published in 2015
where I got it: purchased new
- Protagonist and supporting characters who you’re pretty sure are lying to you and to each other?
- Dialog that can be inferred in multiple ways?
- Not much of a pay-off at the end?
- Feel like you need to read the whole book again to figure out what’s going on?
If you answered Yes to all those questions, you might be reading a Gene Wolfe. In classic Wolfe fashion A Borrowed Man answers all those questions with a resounding Yes, and I’m tempted to read the whole thing again, just to see what additional hints I can pull out.
In the far future, not only can you take discs out of the library, but you can take an entire person out the library. Famous authors, artists, and poets have been “re-cloned” – they talk like a person, act and walk like a person, need to eat and sleep like a person, are a person, but are owned by a library. Reclones are property. When someone takes out author A.E. Smithe, he has no choice about what they do with him. But if enough years go by with no checkouts? He might get sold at a library discards sale, or he might get tossed into the incinerator without a second though.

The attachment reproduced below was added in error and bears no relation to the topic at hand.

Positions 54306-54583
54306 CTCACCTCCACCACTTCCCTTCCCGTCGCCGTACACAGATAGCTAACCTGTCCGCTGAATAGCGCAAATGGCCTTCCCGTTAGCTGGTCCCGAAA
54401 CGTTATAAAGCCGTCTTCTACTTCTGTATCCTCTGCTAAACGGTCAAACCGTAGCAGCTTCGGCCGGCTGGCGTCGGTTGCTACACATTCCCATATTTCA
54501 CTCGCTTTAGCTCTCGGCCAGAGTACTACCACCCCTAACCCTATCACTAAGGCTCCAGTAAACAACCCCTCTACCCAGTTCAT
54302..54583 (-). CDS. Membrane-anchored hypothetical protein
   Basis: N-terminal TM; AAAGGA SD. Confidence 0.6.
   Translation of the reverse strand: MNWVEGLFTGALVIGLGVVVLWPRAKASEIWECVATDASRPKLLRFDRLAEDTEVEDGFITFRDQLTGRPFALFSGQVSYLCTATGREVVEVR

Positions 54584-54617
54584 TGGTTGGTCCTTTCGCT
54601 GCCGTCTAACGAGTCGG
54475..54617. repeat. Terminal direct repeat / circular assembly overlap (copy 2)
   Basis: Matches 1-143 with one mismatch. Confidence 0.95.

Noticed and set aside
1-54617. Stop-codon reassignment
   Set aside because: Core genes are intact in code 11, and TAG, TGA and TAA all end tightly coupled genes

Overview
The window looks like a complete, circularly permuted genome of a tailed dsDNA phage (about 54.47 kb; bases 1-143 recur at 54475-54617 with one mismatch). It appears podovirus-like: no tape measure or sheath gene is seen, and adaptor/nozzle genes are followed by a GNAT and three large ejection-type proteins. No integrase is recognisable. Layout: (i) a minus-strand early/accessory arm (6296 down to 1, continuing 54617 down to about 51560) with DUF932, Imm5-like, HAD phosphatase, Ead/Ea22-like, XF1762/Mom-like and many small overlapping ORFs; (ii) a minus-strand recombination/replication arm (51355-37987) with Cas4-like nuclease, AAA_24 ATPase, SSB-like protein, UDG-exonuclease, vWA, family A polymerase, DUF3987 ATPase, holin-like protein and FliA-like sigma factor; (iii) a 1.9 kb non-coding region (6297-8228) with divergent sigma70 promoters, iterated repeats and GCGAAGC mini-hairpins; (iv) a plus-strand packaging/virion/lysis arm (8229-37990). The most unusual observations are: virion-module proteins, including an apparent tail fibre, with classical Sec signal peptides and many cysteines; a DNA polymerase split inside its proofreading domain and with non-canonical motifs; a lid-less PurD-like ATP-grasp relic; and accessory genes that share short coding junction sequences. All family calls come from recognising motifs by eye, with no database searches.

To Smithe, his life is normal. He lives on a shelf in the library, he gets up every day and washes his hair and has breakfast. He paces, he reads, he fights with his ex-wife. If no patrons come to consult you, life is easy but boring. Smithe remembers everything (or nearly everything) his original remembers, but he also remembers everything he’s experienced since becoming a reclone. Many libraries have E.A. Smithes, all with the same core memories. Reclones are forbidden from writing or creating art, it would cheapen what their originals did. Yet, A Borrowed Man is told in first person, so . . . is Smithe writing this story?
Regardless of who is writing this story, Smithe gets taken out of the library by one Colette Coldbrook, who says she needs his help solving a mystery. Both her father and brother were recently killed, and the only thing found in her father’s safe was a copy of the book Murder on Mars written by E.A. Smithe, yet our Smithe has no memory of every writing it. Are his memories incomplete? Was the book actually written by someone else (a law-breaking reclone, maybe?)?
published in 1950
where I got it: purchased used
I read Ray Bradbury’s The Martian Chronicles at the end of January as part of Vintage Month, but as you can see, I’m not getting the review up until now. As these are short stories, this counts towards Tip the Wink’s Short Story February. Win!